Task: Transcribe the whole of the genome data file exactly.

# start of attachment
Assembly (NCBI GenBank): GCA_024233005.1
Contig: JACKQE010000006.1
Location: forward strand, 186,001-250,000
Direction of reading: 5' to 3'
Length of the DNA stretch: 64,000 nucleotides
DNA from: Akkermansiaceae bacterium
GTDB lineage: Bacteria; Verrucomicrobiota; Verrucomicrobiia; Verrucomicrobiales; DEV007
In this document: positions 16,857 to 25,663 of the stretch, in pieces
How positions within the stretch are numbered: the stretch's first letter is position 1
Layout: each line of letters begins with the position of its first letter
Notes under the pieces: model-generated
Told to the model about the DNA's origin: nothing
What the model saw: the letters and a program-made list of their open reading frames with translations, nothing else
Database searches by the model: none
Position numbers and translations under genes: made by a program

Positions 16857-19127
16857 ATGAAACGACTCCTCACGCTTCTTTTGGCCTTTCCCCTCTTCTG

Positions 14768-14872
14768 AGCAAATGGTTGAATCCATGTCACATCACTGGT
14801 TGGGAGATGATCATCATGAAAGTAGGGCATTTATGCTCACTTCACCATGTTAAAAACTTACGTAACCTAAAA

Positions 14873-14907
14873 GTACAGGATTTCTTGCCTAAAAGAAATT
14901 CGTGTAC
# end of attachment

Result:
Assembly (NCBI GenBank): GCA_024233005.1
Contig: JACKQE010000006.1
Location: forward strand, 186,001-250,000
Direction of reading: 5' to 3'
Length of the DNA stretch: 64,000 nucleotides
DNA from: Akkermansiaceae bacterium
GTDB lineage: Bacteria; Verrucomicrobiota; Verrucomicrobiia; Verrucomicrobiales; DEV007
In this document: positions 16,857 to 25,663 of the stretch, in pieces
How positions within the stretch are numbered: the stretch's first letter is position 1
Layout: each line of letters begins with the position of its first letter
Notes under the pieces: model-generated
Told to the model about the DNA's origin: nothing
What the model saw: the letters and a program-made list of their open reading frames with translations, nothing else
Database searches by the model: none
Position numbers and translations under genes: made by a program

Positions 16857-19127
16857 ATGAAACGACTCCTCACGCTTCTTTTGGCCTTTCCCCTCTTCTG

Positions 14768-14872
14768 AGCAAATGGTTGAATCCATGTCACATCACTGGT
14801 TGGGAGATGATCATCATGAAAGTAGGGCATTTATGCTCACTTCACCATGTTAAAAACTTACGTAACCTAAAA

Positions 14873-14907
14873 GTACAGGATTTCTTGCCTAAAAGAAATT
14901 CGTGTAC